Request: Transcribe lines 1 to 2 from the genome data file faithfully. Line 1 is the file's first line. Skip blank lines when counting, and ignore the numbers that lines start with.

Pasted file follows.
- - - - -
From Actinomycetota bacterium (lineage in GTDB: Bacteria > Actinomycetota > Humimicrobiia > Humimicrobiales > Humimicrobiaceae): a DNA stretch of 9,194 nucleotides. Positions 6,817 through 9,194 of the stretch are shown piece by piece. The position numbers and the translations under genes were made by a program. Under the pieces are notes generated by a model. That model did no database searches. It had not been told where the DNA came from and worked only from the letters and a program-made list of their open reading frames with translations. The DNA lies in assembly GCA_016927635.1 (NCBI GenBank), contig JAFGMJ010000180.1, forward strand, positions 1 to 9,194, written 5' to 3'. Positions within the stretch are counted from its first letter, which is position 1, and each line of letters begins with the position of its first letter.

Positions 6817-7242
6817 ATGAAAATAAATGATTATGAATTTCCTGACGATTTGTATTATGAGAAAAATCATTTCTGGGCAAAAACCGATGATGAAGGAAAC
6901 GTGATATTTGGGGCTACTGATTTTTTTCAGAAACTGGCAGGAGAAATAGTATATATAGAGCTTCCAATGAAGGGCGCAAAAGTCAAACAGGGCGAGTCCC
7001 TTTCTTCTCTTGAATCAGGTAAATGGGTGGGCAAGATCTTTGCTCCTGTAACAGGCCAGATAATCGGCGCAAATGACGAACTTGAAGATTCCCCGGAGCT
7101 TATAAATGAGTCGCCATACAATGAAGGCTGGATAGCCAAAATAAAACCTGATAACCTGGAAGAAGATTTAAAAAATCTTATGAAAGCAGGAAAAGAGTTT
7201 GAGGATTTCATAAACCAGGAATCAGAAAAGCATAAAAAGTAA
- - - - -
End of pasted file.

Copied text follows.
From Actinomycetota bacterium (lineage in GTDB: Bacteria > Actinomycetota > Humimicrobiia > Humimicrobiales > Humimicrobiaceae): a DNA stretch of 9,194 nucleotides. Positions 6,817 through 9,194 of the stretch are shown piece by piece. The position numbers and the translations under genes were made by a program. Under the pieces are notes generated by a model. That model did no database searches. It had not been told where the DNA came from and worked only from the letters and a program-made list of their open reading frames with translations. The DNA lies in assembly GCA_016927635.1 (NCBI GenBank), contig JAFGMJ010000180.1, forward strand, positions 1 to 9,194, written 5' to 3'. Positions within the stretch are counted from its first letter, which is position 1, and each line of letters begins with the position of its first letter.

Positions 6817-7242